Favorite albums, 2014
 Neneh Cherry, Blank Project
Cherry handles such a wealth of lived experience on her new album and binds it to such ineluctable words (poetic: “slow like some reruns on a mother’s TV”; plain: “until one day she reached her hand inside her coat”) and spontaneous, super-cool sounds that I imagined Blank Project as the default album of the year for anyone who didn’t dig Yeezus or anyone who did and wanted to hear its abrasions transformed in the hands of a different human and artist. Album of the year for everyone, that is. It’s the only one that sounds like it’s being made as you’re listening to it (mentioned elsewhere), which I don’t mean as any kind of aesthetic imperative but as praise of the way Blank Project, aptly named, leaves evidence of the empty file that preceded it in full and constant view, so that what’s heard is an exact record of the creative work that went into its making. Slight mis-timings abound in the music, each one a major thrill.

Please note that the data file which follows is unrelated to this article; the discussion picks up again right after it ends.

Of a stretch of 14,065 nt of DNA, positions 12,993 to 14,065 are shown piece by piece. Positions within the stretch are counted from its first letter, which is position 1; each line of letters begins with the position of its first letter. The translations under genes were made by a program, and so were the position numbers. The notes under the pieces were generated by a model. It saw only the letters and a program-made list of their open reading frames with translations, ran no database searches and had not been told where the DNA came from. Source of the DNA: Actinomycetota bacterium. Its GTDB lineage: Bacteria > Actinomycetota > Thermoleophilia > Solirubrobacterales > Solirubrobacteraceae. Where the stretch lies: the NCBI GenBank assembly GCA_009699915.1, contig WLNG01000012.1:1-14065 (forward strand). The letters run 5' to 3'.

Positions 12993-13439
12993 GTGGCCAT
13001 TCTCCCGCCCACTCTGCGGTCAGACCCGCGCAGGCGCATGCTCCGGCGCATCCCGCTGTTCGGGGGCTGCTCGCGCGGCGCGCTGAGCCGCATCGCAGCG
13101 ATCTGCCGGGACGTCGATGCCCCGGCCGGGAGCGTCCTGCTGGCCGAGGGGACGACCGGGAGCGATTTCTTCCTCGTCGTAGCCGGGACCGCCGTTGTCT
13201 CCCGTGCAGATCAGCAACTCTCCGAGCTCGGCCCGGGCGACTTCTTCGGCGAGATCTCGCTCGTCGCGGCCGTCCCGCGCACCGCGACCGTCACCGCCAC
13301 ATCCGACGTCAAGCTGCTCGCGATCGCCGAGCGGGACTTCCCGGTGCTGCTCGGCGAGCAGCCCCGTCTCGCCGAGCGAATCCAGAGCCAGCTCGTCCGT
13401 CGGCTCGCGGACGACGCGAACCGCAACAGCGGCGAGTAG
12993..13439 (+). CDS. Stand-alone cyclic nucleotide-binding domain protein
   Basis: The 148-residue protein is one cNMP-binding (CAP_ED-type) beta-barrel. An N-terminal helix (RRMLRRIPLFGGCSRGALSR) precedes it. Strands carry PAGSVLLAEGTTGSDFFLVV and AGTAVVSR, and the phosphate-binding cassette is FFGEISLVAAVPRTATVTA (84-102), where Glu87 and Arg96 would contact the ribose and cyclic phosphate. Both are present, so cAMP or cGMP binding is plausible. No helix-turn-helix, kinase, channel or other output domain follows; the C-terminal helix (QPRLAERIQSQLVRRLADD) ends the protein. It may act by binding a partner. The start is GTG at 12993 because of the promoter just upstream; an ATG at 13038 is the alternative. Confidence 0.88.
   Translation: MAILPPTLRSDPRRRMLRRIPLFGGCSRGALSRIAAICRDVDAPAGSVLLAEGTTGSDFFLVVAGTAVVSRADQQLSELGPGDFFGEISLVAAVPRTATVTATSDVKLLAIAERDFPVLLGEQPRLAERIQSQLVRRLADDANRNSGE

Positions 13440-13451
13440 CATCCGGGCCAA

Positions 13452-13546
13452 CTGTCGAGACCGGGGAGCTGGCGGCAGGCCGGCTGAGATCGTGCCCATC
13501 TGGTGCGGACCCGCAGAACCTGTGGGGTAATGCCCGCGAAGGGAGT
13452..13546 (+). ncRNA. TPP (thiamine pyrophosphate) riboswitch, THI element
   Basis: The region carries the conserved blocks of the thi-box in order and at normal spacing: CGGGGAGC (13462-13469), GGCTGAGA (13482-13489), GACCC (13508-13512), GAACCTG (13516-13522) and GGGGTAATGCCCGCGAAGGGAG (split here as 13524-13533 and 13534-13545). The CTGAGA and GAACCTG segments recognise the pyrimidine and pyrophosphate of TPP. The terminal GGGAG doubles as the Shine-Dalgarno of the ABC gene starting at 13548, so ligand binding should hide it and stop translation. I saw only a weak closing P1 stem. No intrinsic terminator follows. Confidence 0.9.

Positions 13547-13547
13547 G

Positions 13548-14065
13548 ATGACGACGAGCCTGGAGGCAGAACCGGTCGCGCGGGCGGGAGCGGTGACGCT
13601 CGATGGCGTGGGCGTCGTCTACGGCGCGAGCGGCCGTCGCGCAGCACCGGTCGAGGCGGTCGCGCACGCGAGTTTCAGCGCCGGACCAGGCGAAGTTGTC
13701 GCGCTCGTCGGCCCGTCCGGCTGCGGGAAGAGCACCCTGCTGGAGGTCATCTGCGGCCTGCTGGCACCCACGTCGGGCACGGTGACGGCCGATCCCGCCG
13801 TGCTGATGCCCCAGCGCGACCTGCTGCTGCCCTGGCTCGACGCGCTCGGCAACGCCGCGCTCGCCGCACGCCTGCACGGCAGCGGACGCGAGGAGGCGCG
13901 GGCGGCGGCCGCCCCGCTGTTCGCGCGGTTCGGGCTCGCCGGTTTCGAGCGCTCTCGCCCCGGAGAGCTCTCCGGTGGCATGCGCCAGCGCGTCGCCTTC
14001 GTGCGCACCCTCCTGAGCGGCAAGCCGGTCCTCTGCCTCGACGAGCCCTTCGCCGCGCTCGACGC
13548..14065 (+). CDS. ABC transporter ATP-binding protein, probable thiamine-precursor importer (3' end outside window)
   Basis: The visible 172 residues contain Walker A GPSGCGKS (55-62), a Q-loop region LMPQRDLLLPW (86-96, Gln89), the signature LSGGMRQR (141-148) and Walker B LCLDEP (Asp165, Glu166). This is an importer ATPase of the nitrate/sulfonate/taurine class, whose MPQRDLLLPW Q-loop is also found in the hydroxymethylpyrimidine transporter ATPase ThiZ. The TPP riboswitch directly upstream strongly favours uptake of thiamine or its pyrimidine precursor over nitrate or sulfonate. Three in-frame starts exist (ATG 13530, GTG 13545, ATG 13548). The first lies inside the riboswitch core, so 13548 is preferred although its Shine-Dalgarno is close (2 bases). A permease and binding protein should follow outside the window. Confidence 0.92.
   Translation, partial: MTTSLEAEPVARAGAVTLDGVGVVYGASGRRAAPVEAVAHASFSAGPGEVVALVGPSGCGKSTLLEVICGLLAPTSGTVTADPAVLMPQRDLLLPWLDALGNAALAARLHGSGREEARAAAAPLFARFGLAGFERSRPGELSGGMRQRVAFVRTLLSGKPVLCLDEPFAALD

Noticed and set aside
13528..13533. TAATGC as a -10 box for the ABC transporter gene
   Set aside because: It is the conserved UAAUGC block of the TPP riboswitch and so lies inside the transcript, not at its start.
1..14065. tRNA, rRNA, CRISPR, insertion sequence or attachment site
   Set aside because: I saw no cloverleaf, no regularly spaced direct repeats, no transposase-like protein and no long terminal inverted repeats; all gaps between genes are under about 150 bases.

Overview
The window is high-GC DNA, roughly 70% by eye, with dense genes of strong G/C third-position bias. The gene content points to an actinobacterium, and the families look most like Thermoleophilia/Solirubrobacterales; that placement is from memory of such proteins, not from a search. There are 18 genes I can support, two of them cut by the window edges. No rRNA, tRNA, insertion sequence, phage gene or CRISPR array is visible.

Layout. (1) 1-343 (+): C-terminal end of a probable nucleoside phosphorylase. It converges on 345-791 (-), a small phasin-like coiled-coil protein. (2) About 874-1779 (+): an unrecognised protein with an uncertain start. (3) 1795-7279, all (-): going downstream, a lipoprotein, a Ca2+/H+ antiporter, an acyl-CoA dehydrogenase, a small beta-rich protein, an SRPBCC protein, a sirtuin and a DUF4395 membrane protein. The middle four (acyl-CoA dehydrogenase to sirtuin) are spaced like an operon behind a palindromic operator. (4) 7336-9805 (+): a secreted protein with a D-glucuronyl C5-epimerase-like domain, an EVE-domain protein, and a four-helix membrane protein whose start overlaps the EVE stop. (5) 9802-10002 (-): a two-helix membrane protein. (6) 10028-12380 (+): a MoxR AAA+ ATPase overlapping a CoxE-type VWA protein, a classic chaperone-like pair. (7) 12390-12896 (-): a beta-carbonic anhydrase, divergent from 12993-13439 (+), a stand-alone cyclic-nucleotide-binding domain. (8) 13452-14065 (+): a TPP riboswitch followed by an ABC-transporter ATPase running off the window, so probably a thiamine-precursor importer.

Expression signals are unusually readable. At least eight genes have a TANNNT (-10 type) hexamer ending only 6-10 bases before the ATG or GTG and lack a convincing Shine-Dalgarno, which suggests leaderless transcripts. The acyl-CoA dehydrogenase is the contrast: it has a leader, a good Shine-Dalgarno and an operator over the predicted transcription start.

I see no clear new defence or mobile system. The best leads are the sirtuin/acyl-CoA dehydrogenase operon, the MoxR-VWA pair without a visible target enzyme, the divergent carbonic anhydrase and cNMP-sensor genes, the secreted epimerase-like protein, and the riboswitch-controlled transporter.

Owen Pallett, In Conflict
Someone called it landmark queer rock, a more fitting categorization than I could have come up with, and so, if you didn’t already know, queer introspection has a fucking massive sound. Working with a core band that doesn’t underplay Pallett’s ornate arrangements but still finds a way to make them come off as severe, the maestro ends up with a work so specific and communicative that every sound and word doubles as ink on paper.
 D’Angelo & The Vanguard, Black Messiah